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The Editorial Board: With nomination of Ross as region’s U.S. Attorney, a failure is corrected

The Editorial Board: With nomination of Ross as region’s U.S. Attorney, a failure is corrected

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Trini Ross would be the first African American woman to serve as U.S. attorney for the Western District of New York.

To observe that something is "about time" seems redundant when it comes to opportunities that minorities and women have been denied and then finally granted. Nevertheless: It is about time an African American woman has been recommended as federal prosecutor in the Western New York region. It is an honor well earned.

Trini Ross, 54, is the profile of a smart, hardworking, deeply committed and thoroughly qualified public servant. The Buffalo native has earned the respect of her peers and politicians. Ross, whose family has given much to the community – she is the niece of the late George K. Arthur Jr., former president of the Buffalo Common Council – has been described as tough yet compassionate.

Now, with New York Sen. Charles E. Schumer as majority leader and Democratic President Joe Biden in office, Ross and two Black attorneys in other districts will be afforded a golden opportunity.

News Washington bureau chief Jerry Zremski reported about the November letter sent to New York’s two U.S. senators bearing a message from 14 Western New York defense attorneys. Orchard Park lawyer Cheryl Meyers Buth expressed sentiments shared by the signatories, including attorneys Paul J. Cambria Jr., Terrence M. Connors and Barry N. Covert about the lack of Black or minority supervisors in the U.S. Attorney’s Office in Buffalo and few Black assistant U.S. attorneys throughout the district.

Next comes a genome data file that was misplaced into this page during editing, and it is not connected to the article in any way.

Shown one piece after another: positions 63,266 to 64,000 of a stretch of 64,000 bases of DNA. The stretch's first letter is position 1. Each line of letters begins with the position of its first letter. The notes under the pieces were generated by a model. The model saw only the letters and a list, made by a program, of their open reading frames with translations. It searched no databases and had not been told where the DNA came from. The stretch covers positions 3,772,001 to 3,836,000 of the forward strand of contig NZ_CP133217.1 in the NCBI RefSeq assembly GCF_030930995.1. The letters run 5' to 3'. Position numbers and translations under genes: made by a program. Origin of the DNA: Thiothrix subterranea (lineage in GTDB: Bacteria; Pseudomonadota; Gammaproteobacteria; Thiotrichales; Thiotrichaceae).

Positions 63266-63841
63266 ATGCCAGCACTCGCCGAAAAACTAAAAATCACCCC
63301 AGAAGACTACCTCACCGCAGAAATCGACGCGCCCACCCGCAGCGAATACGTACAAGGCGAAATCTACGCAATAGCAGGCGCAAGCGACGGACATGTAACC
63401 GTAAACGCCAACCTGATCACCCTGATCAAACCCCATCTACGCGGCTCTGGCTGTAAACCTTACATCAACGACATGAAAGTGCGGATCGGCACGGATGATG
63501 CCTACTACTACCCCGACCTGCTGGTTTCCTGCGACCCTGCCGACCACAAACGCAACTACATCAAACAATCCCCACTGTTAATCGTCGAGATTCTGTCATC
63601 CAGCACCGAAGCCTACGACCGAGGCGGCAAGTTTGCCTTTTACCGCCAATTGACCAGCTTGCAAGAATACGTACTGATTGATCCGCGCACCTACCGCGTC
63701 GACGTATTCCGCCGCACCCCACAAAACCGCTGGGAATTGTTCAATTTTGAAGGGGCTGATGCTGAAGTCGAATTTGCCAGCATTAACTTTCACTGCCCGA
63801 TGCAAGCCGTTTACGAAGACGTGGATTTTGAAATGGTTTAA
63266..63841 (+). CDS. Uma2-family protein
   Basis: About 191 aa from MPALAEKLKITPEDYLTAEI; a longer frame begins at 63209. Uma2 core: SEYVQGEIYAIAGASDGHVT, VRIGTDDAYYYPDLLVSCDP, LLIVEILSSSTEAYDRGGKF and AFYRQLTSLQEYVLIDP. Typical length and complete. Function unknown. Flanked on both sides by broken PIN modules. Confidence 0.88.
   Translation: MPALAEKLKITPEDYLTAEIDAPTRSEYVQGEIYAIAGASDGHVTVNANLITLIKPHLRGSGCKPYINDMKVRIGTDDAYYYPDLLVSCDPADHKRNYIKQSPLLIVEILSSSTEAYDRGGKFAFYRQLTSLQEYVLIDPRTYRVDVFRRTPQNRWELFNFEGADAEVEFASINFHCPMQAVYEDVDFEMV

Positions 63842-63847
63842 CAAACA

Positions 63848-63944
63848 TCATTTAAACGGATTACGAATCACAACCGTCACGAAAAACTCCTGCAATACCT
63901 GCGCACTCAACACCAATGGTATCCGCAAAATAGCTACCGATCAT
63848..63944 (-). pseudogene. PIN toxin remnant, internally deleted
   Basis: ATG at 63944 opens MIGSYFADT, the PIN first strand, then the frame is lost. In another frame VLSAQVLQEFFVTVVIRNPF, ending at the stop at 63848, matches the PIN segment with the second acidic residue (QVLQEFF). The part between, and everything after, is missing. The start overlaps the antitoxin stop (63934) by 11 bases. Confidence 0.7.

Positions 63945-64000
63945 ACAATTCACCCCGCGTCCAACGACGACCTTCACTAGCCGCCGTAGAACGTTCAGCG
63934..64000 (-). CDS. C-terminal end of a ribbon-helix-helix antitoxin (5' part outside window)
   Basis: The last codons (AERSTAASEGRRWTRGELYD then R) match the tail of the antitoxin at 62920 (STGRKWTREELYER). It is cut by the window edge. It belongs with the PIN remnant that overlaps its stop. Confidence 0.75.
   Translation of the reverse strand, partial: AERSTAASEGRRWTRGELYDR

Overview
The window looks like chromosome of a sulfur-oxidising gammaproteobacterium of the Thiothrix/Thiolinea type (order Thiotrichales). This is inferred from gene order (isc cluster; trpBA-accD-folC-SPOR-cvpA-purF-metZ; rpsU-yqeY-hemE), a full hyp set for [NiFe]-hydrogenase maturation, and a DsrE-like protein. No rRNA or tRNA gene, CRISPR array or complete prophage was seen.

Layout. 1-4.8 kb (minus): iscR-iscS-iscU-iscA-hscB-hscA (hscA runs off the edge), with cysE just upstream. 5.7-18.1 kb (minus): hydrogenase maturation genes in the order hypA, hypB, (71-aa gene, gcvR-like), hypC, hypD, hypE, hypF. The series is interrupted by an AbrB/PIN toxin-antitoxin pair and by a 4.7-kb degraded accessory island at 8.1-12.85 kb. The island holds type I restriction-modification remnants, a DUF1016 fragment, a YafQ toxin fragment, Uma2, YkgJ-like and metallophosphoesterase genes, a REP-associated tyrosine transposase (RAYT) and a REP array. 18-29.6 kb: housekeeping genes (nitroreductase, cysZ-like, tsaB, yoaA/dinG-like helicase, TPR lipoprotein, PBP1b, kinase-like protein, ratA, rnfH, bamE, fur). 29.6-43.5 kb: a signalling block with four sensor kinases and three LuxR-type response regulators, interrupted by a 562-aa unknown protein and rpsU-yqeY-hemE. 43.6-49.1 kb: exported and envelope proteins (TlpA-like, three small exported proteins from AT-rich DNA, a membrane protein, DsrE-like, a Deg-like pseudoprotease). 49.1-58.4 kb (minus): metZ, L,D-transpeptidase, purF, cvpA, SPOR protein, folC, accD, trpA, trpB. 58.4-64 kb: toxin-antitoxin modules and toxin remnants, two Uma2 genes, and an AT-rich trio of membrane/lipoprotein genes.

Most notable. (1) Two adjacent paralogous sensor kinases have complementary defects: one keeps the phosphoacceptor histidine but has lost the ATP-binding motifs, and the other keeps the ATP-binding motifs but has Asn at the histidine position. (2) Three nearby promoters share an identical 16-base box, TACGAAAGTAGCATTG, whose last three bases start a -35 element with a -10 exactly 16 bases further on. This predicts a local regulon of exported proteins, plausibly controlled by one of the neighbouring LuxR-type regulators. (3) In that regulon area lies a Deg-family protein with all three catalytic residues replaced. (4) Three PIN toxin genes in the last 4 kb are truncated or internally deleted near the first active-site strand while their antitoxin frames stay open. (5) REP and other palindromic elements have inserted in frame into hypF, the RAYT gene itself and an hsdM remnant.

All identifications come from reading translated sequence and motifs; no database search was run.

They suggested that Schumer, the state’s senior senator, recommend Ross as U.S. Attorney for the Western District of New York. Schumer followed through, ensuring that Ross will be the first African American woman to serve as the area’s top federal prosecutor.

Ross now works as director of the Office of Investigations in the Legal Division of the National Science Foundation’s Office of Inspector General. Before that, she served for two decades as an assistant U.S. attorney in the criminal division of the prosecutor’s office in Buffalo.

Michael Battle served in the position in the early 2000s after being appointed by President George W. Bush. Ross would be the second woman to serve in that office, as Denise O’Donnell served as the region’s top prosecutor in the late 1990s. Ross would succeed James P. Kennedy, who was appointed by former President Donald Trump in 2017.

State Assembly Majority Leader Crystal Peoples-Stokes, who recommended Ross to Schumer and gathered letters of support from the legal community, said it well: “I just really think it’s time for society in general and New York in specific to acknowledge the capacities of women of color, particularly Black women.”

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